A nationwide vote on marriage equality could cost the economy up to $525 million — way up from the $158 million estimated by the Australian Electoral Commission.
Modelling by auditing firm Price Waterhouse Coopers found a plebiscite on same-sex marriage - the option preferred by the Turnbull government - would cost way more than initially planned and have a significant impact on LGBT people's mental health.
The modelling found a standalone plebiscite held after the federal election is by far the most expense of three options; the other two being a parliamentary vote on the reform or a plebiscite held at the same time as the upcoming federal election.
The PwC report found a standalone plebiscite would cost taxpayers $158 million for the actual vote, plus $66 million for the community to fund the “for” and “against” campaigns and $281 million in lost productivity as people take time out to vote.
It also found the associated costs of a potentially divisive campaign would have an impact on the mental health and wellbeing of Australian citizens worth $20 million.
“Arguments opposing marriage equality in the media and community forums will have an impact on mood disorders and mental health of LGBTI people. This will be devastating for a segment of the community already more susceptible to mental health issues as a result of discrimination,” PwC partner Suzi Russell-Gilford said.
Of the other two options, a plebiscite held alongside the federal election would cost $117 million, and a simple parliamentary vote would cost just $17 million, PwC found.
Prime Minister Malcolm Turnbull has stuck to his party's policy of holding a plebiscite on marriage equality after the next election, despite passionately speaking against the idea before he became prime minister.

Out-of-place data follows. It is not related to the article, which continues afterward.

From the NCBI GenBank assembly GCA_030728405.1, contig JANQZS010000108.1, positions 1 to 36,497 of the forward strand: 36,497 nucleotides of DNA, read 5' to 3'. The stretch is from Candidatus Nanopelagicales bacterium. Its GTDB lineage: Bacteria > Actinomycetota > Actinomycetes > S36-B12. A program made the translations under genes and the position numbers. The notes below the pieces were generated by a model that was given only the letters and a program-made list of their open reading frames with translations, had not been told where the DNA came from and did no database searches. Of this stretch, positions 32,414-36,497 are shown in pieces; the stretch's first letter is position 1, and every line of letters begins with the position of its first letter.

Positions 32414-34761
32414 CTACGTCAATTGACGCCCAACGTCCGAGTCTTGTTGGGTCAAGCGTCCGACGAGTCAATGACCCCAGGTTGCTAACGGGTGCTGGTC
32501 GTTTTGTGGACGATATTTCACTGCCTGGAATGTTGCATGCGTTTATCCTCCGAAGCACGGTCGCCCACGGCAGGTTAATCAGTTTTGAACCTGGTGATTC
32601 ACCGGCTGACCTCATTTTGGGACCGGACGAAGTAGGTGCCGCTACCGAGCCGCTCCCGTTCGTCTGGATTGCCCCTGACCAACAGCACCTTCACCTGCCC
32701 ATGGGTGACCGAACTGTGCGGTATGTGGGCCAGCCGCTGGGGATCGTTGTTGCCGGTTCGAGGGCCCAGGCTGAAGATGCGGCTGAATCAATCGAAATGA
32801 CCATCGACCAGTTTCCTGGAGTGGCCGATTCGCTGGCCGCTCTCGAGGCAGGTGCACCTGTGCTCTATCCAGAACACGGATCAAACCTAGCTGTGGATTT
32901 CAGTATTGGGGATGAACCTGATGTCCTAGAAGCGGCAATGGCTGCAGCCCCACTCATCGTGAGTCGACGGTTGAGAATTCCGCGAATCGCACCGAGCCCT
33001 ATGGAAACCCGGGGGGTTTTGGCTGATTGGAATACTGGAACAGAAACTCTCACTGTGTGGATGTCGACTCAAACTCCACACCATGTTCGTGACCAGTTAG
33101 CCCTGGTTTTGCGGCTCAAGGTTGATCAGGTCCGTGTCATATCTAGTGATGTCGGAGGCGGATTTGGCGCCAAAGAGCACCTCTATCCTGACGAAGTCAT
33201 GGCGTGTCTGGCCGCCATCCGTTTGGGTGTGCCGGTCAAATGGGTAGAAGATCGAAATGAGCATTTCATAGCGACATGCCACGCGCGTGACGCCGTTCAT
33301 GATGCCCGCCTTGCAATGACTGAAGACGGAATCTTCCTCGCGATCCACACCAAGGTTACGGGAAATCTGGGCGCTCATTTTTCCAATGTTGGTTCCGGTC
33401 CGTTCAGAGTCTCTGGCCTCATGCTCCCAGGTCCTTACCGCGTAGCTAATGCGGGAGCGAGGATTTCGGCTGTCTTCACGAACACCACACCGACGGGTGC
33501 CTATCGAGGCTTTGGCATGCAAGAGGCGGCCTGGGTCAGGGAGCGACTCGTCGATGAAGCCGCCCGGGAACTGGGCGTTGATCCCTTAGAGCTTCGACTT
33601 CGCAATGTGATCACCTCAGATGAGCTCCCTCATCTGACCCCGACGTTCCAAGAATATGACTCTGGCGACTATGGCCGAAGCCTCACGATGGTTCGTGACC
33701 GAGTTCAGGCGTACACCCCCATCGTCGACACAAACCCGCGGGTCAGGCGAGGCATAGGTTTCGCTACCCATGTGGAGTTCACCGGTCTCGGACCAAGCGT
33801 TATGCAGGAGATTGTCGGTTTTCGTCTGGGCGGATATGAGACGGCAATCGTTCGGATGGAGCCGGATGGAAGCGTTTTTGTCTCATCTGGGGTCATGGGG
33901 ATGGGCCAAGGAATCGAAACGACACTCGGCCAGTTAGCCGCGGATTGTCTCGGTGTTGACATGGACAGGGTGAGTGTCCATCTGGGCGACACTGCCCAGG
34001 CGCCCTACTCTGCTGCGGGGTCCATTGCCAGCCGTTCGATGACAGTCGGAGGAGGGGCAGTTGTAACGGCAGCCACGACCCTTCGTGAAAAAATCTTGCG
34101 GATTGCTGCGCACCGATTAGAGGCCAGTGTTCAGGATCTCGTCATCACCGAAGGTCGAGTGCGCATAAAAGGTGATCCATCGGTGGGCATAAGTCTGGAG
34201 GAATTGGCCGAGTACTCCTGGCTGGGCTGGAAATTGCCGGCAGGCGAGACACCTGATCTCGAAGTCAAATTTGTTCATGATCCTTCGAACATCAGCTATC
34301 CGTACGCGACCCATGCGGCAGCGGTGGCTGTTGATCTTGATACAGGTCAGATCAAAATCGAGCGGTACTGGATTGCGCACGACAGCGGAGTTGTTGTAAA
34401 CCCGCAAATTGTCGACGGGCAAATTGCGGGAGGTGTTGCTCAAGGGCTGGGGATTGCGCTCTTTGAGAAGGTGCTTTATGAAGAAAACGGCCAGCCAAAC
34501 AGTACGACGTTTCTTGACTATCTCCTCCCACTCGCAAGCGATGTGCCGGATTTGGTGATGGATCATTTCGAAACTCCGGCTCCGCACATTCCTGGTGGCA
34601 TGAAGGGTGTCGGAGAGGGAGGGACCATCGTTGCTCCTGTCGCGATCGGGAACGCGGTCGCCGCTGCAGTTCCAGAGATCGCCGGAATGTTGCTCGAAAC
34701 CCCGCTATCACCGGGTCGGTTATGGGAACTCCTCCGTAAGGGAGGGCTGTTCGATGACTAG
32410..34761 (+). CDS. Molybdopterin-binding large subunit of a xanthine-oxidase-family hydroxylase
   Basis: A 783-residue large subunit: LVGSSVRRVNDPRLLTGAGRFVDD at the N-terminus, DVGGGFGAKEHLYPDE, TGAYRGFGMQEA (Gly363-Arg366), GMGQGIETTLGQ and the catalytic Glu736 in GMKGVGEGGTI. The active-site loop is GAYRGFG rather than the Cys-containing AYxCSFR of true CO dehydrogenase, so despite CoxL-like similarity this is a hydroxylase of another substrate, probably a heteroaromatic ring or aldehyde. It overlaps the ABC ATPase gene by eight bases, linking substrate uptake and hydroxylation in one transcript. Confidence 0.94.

The Labor opposition favours a parliamentary vote on the reform, and has pledged to legislate marriage equality within 100 days should it win the election due to be held in the second half of this year.
PwC Australia CEO Luke Sayers said the modelling shows the plebiscite will be a drain on the economy.
“It’s clear from these findings that a standalone plebiscite on marriage equality is a massive waste of time and money that will remove focus on the economy, growth and jobs which is the real priority for Australia”.
“The mechanism chosen to make this change is vital to minimise the cost to the economy and health and wellbeing of our communities”.
“Our modelling points to a parliamentary vote as the best mechanism for change.”
The report also points to serious concerns for the mental health of LGBT Australians from a divisive, months-long campaign.
LGBTI Australians already have significantly higher levels of psychological distress and mental health issues than the rest of the population, and are three times more likely to contemplate suicide.
The recent debate over Safe Schools has already seen a spike in calls to support services for young LGBT Australians, and the PwC report expects this trend to continue during if a campaign on marriage equality is needed.
“A plebiscite will be a high profile, national, public debate that will likely extend over a number of months. Evidence reviewed for this study shows the attention that arguments opposing marriage equality received in the media and in community forums during a referendum have an impact on mood disorders and mental health and wellbeing of people from the LGBTI community,” the report states.
“For a segment of the community already more susceptible to mental health issues as a result of discrimination, the discussion of marriage equality opponents’ opinions may further exacerbate health outcomes.”